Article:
Don’t expect a significantly better mortgage market in 2024: Piper Sandler

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The mortgage market should improve in 2024 due to a combination of competitive pressures easing and mortgage demand picking up from historical lows last year, according to a note from Piper Sandler, a leading investment bank.

But don’t expect profitability to be significant compared to long-term historical averages as home prices still remain high.

Mortgage rates have softened in the past couple of months, leading to a slight decline in the median mortgage payment and a pickup in mortgage demand.

But even if mortgage rates dropped to 4%, the median monthly payment would still be 44% above pre-pandemic levels, noted Kevin Barker, managing director of Piper Sandler

“We need to see a more meaningful decline in home prices or affordability will continue to be a headwind to home sales even if we see further softening in rates,” said Barker. 

Median home prices trended lower for the fifth consecutive month on an absolute basis in November, down 5% from near-term highs in June. 

However, on a year-over-year basis in November, median home prices increased 5% in the Northeast, the West, the Midwest, respectively, and 3% in the South.

A variable that could lead to a softening in home prices is unemployment.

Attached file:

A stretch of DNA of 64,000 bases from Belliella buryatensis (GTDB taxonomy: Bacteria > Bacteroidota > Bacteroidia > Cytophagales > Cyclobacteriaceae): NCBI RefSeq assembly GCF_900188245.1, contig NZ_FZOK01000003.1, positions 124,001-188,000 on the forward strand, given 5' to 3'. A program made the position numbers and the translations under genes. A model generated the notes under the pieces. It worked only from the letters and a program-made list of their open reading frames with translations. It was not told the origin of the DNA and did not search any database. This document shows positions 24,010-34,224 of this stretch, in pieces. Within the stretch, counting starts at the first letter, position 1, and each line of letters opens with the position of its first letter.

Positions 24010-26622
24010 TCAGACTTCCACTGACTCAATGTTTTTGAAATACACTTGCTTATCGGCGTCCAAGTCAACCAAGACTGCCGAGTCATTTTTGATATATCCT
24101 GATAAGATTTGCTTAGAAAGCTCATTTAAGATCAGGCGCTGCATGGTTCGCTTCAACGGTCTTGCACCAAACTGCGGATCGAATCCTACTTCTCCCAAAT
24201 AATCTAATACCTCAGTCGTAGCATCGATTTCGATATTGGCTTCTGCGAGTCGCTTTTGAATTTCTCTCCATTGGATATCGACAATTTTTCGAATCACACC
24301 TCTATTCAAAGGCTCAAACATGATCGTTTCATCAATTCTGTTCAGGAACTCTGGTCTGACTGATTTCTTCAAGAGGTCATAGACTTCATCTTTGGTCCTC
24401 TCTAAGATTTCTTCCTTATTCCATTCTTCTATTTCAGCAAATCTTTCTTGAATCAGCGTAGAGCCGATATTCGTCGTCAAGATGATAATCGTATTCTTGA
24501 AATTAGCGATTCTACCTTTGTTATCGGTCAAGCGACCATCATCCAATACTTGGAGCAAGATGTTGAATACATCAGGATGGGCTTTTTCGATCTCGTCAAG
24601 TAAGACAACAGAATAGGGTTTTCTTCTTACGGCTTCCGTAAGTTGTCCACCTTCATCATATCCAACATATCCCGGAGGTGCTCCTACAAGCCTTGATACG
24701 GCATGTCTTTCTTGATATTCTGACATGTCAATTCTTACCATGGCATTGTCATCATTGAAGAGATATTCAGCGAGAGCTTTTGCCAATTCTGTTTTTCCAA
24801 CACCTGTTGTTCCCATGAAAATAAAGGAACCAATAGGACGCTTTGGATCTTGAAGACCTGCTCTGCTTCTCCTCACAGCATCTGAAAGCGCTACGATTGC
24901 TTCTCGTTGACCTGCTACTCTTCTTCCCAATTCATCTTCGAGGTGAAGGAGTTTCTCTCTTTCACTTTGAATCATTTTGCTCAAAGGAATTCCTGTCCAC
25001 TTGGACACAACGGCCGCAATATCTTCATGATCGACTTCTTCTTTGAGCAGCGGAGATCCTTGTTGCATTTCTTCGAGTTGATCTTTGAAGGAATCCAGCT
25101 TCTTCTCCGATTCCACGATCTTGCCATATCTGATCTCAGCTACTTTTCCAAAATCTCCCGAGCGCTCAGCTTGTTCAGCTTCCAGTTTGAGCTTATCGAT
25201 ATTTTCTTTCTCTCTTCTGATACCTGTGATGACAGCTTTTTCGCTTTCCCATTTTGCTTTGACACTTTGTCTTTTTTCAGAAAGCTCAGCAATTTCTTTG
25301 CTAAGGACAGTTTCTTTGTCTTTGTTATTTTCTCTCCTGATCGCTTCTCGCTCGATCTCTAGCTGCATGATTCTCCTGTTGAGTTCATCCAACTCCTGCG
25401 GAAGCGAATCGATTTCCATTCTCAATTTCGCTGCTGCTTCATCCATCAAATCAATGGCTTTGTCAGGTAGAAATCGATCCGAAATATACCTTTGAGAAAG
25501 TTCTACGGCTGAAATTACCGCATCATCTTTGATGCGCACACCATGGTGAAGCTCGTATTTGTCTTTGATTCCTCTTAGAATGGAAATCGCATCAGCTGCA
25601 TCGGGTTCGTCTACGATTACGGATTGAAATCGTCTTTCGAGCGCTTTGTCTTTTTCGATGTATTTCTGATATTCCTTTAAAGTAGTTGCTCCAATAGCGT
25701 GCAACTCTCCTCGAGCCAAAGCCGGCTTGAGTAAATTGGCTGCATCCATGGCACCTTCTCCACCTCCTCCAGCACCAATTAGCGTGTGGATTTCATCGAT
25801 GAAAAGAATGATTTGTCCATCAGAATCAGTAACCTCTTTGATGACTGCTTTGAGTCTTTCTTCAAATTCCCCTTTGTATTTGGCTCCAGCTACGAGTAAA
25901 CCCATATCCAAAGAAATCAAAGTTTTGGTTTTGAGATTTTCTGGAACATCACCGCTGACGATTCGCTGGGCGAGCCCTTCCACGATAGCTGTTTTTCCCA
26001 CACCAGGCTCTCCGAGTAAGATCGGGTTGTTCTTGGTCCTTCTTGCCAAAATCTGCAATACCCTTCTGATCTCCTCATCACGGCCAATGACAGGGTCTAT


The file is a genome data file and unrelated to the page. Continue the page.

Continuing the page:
“We continue to expect home prices to come under pressure despite the near-term resilience and supply shortage. Home prices and rates remain too high for new home buyers, particularly with income growth slowing. If we were to see the labor market soften, we expect a more pronounced decline in home prices.” said Barker. 

Mortgage prepayment speeds continuing its lower trend will prop up servicing fee revenue streams.

Prepay speeds on 30-year fixed rate pools of agency mortgages in the month of November dropped by 40-55 basis points (bps) month over month to 4.3% for Fannie Mae and Freddie Mac pools. Ginnie Mae pools remained relatively steady at 5.7%. The low prepay speeds indicate mortgage servicing rights (MSR) amortization expense should continue to decline. 

“We expect these tailwinds to continue despite the near-term drop in mortgage rates given very few borrowers have a mortgage rate above the current market rate. We would need to see a more persistent decline in 30-year fixed rates to up to 6% for a more meaningful pickup in prepay speeds,” said Piper Sandler. 

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